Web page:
Anne Kakela, seated to the far right, competes at the 1996 Summer Olympic Games on Lake Lanier. Kakela and her teammates finished a disappointing fourth, but she walked away from the games with treasured Olympic memories and an improved perspective on life.

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Anne Kakela, seated to the far right, competes at the 1996 Summer Olympic Games on Lake Lanier. Kakela and her teammates finished a disappointing fourth, but she walked away from the games with treasured Olympic memories and an improved perspective on life.

Steamboat rower misses medal, finds glory of Olympics

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Anne Kakela, middle, placed fourth in the Olympics as a member of the U.S. Rowing Team's women's 8-person team. Kakela, who was in Steamboat last week, spent some time near the Yampa River with husband, Fred Honebein, daughter, Anja, and 3-year-old son, Beck.

— It's been said that the worst place you can finish in an Olympic event is fourth. That's an experience Steamboat Springs Olympian Anne Kakela knows firsthand.

In 1996, she was part of the highly favored U.S. women's rowing team that was expected to take the gold medal at the Summer Olympic Games in Atlanta. The team advanced to the finals, but the week ended in disappointment for the Americans, who finished fourth behind the gold-medal-winning Romania, silver medalist Canada and third-place Belarus.

"We didn't race well the whole week," Kakela recalled recently. "I'm not sure what went wrong. We could chalk it up to nerves, or some of the other things that were going on in the boat that I wasn't aware of until years later. But we never hit our groove and that hurt our confidence."

The American team had dominated international competition leading up to the Olympic Games and expected to get a tough race out of the normally strong team from Romania, but there was no question the squad expected to medal. Kakela said getting beat by the Canadians and Belarus stung for years after the race.

"We had beaten both of those teams in the past. The Canadians were notorious for performing well at the Olympics, but the team from Belarus came out of nowhere, and I think that kind of stuck with us."

Looking back on the games, Kakela said she prefers to focus on the positives of her Olympic appearance. She still remembers the joy she felt as she walked into the 85,000-seat Centennial Olympic Stadium - later converted into Turner Field - for the opening ceremonies. She also said she enjoyed watching several of the other events, including Michael Johnson's world-record performance in the 200-meter dash.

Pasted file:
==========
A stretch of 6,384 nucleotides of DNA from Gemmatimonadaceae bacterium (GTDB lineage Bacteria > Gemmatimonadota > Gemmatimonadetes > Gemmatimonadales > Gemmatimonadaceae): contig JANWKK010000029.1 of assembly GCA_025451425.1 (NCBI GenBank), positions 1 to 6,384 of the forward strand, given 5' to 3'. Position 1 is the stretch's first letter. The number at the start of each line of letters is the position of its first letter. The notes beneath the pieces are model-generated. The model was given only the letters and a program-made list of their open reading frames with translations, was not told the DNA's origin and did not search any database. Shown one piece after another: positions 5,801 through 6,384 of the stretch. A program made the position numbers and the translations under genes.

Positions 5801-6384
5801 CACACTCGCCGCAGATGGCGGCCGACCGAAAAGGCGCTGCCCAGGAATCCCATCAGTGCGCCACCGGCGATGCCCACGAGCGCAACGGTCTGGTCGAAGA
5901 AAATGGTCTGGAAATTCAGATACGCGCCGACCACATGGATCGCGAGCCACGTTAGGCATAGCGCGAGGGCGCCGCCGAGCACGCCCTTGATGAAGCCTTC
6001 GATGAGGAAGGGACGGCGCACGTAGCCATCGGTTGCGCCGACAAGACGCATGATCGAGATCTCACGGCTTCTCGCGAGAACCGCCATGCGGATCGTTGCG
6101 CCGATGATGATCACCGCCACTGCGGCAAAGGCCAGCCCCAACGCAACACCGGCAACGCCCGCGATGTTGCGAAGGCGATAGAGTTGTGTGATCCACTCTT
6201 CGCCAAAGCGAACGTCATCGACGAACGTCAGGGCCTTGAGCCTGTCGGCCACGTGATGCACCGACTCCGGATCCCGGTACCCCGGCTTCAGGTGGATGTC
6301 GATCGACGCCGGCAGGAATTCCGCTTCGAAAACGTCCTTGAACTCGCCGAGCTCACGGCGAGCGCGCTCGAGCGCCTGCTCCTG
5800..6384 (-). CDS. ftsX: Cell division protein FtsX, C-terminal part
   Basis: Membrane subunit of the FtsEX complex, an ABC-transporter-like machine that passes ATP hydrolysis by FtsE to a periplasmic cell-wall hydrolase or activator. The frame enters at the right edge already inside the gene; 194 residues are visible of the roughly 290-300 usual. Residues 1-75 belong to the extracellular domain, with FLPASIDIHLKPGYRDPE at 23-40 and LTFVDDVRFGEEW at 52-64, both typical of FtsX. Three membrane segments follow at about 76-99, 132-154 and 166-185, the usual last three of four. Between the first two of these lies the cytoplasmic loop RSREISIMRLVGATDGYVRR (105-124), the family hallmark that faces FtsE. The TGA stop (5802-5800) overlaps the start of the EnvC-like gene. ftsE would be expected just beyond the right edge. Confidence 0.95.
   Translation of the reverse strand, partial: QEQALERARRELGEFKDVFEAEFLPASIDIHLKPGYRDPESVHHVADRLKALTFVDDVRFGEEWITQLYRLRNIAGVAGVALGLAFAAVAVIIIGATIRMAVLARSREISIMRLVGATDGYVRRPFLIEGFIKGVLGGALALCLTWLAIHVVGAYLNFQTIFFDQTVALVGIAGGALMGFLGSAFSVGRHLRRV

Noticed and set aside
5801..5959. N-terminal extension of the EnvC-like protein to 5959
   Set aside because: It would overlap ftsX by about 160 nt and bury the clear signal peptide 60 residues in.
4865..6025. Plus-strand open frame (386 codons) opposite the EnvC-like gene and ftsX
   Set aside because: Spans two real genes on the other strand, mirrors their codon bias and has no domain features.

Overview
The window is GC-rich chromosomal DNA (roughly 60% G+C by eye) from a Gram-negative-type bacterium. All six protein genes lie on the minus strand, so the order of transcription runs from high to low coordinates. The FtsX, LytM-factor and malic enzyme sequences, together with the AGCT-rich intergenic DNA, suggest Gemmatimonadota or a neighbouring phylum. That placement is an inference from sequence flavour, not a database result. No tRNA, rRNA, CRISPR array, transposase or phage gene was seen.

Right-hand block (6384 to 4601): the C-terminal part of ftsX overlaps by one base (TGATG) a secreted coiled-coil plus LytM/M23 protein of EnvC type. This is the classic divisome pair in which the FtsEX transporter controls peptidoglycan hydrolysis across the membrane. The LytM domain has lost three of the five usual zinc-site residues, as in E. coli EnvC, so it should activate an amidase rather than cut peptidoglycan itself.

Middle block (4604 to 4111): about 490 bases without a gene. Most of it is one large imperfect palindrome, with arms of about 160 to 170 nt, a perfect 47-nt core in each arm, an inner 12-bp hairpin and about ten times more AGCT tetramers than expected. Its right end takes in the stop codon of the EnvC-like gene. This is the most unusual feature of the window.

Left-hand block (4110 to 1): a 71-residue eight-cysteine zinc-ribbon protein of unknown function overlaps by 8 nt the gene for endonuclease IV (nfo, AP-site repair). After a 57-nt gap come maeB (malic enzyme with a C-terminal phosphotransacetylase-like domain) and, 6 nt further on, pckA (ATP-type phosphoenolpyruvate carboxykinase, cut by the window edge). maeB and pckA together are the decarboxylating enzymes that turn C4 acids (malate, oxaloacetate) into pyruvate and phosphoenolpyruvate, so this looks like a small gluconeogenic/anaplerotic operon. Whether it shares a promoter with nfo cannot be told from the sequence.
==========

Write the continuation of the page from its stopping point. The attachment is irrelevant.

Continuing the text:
"When I think about the racing, it's still frustrating," Kakela said. "But the opening ceremonies were absolutely incredible. I'll never forget the sound of the crowd - it was like a dream come true."

One of Kakela's best memories of that time came the night after the Olympics' closing ceremonies, as she walked home from a restaurant with her future husband, fellow Olympic rower Fred Honebein, in Chattanooga, Tenn.

In addition to a life partner, the Olympics gave Kakela lifelong lessons.

"For me rowing was about a lot more than just winning a medal," she said. "I really enjoyed the lifestyle. I learned how to push my limits and how to break down barriers. I took so many lessons away from rowing."

She started rowing when she was a freshman at Dartmouth College in New Hampshire, as a way to get in shape for skiing. She discovered her talent, spent the rest of her college career rowing and after graduation in 1992, pursued the national team.

Kakela and Honebein started dating seriously in 1994 and were married in 2001. Kakela gave birth to the couple's first son, Beck, in June of 2005. Their daughter, Anja, is three months old.

But she couldn't stay away from rowing, and when Honebein took a job coaching with Oregon State University in 2003, the couple moved to Corvallis, Ore., and Kakela found a spot with the women's team. While with OSU, she was named Northwest Region CRCA Assistant Coach of the Year and helped coach the Beavers to back-to-back winning seasons. The team also won medals at the PAC-20 Championships in 2004 and 2005.

When Honebein was offered the head job with Penn State University, they decided to move to Pennsylvania. Once again, Kakela was able to latch onto a job as a women's crew coach.

Today, she is happy in her new role not only because it allows her to pursue her own love of rowing, but also because she can inspire other women to push themselves to new heights, while paving the way for the next generation of American rowers.

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